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Jimmy Mack got an eyeful...of a young lady..on VE Day in London

Radio and TV star, now 92, talks about what he saw when the war in Europe ended 70 years ago

Jim McDowell (image courtesy of Facebook)

When the European half of World War II officially ended 70 years ago today, a man who would become one of Indiana's great broadcasters was caught off guard by the news as he served his country in England. Jim McDowell would be caught off guard even more by what he saw moments later during the impromptu celebration.

"She was stark...nekkid," laughed McDowell, 92, when I spoke to him at his Broad Ripple home. He was talking about a "beautiful young English girl" giving out hugs to a growing line of soldiers and sailors that snaked through London's Piccadilly Circus as news of Germany's surrender circulated among the crowd.  The woman was wearing a fur coat...and nothing else.  "When we first got in the line, I thought 'well, I bet she's saying thank you fellas.' Then, we got closer to her and realized...there was more to this hug than a thank you!" What McDowell saw when it was his turn for a “hug” remains clear -and bare - even now.  "What a moment!  It only lasted 10 seconds, but I still remember that moment."

McDowell is better known to a generation of Indianapolis radio and television fans as Jimmy Mack. He was a medic during the war, stationed with the 231st Hospital Group in England for 2 1/2 years.  He also sang and played upright bass in his hospital unit's swing band, the Gable Gators - the unit's commanding officer being the namesake.  The band was the reason McDowell happened to be in London on what turned out to be VE Day.  "We played a lot of (shows) all over the area of the 8th Air Force, which we served in our hospital, B-17 and B-24 bombers flying missions to Europe," McDowell said.  The band had a scheduled performance on May 8, 1945 at a Red Cross club at Rainbow Corner, next to Piccadilly Circus, "The streets were filled with people, and we wondered what in the world was going on.  Then, somebody shouted 'Germany surrendered!' Oh wow, we didn't even hear that before we went to London."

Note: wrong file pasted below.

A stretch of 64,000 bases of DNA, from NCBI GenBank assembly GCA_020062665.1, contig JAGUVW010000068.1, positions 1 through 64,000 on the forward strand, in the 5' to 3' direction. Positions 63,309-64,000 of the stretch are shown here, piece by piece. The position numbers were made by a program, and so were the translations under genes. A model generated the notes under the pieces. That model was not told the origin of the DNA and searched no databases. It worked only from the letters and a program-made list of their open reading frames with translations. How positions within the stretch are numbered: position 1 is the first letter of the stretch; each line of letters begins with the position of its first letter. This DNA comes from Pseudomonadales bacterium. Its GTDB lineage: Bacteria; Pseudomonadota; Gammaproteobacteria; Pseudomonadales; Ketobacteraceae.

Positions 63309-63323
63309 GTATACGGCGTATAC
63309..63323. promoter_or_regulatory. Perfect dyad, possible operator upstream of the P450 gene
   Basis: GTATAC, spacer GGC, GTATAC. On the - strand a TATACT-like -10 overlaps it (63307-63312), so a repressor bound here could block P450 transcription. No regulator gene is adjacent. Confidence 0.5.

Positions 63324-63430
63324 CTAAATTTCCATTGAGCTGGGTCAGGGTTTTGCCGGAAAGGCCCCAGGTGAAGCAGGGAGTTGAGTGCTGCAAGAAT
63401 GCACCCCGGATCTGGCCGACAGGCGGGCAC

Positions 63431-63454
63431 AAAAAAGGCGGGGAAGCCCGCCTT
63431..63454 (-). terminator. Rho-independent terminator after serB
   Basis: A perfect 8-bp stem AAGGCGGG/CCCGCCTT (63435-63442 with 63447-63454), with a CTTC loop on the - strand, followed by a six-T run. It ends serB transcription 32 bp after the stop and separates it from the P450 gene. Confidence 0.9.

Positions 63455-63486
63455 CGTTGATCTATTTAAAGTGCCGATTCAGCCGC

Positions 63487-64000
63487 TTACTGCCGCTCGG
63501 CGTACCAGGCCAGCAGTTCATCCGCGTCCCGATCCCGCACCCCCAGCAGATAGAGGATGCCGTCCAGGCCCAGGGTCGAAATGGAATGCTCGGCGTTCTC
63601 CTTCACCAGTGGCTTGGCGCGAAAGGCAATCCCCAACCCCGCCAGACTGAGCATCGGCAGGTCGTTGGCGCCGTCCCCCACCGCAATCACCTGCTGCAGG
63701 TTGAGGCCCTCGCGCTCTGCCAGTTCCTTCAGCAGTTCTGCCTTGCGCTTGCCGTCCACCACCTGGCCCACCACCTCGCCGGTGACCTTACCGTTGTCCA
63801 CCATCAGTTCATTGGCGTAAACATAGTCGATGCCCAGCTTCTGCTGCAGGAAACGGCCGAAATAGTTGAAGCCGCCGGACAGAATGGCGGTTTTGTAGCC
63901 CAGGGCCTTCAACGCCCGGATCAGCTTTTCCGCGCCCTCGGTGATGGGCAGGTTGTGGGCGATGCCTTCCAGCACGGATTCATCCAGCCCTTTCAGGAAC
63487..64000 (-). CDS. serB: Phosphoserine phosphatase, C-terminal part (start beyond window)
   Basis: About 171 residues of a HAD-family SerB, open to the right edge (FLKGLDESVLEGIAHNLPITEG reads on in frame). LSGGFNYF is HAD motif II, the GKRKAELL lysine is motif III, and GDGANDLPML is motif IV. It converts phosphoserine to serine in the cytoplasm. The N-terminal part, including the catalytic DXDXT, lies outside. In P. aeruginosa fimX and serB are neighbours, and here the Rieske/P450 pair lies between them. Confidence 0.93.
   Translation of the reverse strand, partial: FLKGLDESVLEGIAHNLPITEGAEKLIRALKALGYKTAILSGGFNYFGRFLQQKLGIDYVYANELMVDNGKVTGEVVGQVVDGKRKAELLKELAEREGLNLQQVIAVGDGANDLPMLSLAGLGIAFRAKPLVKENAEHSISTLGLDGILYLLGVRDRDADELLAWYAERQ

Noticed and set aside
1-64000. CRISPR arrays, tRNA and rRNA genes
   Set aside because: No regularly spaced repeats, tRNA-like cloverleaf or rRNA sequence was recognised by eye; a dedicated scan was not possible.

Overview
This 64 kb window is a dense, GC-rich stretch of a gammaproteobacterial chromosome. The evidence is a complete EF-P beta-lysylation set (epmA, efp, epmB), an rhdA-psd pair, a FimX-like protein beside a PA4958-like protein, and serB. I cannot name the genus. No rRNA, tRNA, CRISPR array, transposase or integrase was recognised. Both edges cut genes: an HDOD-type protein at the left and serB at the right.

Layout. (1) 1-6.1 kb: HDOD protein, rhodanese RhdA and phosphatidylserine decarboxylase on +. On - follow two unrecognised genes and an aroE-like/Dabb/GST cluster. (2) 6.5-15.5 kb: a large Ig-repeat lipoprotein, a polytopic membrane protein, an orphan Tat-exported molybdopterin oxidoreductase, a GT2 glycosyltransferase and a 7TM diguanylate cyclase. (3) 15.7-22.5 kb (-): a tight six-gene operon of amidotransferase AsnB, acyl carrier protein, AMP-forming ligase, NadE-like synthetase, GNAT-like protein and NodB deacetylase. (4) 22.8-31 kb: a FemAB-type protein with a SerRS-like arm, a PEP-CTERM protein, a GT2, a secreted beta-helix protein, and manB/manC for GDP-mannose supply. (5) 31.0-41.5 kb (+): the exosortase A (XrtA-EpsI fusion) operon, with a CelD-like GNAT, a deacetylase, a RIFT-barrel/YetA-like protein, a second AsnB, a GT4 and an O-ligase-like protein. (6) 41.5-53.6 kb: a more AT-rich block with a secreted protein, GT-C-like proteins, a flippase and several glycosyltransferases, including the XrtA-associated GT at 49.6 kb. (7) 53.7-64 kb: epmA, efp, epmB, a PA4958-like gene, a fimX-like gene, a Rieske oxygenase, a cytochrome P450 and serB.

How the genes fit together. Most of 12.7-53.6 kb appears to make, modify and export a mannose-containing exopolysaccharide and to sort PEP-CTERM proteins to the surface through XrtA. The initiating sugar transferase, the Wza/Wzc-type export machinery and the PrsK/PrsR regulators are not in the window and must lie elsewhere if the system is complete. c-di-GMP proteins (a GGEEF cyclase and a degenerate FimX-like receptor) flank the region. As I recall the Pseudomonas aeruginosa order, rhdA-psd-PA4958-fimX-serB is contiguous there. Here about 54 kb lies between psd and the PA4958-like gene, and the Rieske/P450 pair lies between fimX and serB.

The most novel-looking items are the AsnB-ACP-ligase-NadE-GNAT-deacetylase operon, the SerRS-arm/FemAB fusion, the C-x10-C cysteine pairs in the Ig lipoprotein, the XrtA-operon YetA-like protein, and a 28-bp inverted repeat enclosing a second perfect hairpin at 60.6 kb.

The Lincoln, Nebraska native has copies of all the letters he mailed from England to his then-fiancé Peggy in Indy.  They met while Jim was getting his Army medical training at Camp Atterbury and while Peggy sold records and sheet music at Pearson’s Music Store, 128 North Pennsylvania Street.  Jim was a frequent customer because the Gable Gators were already a band -  McDowell says they played shows at the Camp and Fort Harrison, as well as on WIRE radio (now WXNT 1430-AM) and on the Camp’s own radio program, “Meet The Yanks”, which aired on WIBC-AM (1070 The Fan today).  Those letters to Peggy help Jim remember meticulous details of his service. Much of his description of VE Day to me was taken from a letter dated the day after, May 9.  And in case you were wondering, the answer is yes, he did include details of the “hug” from the mostly threadbare woman.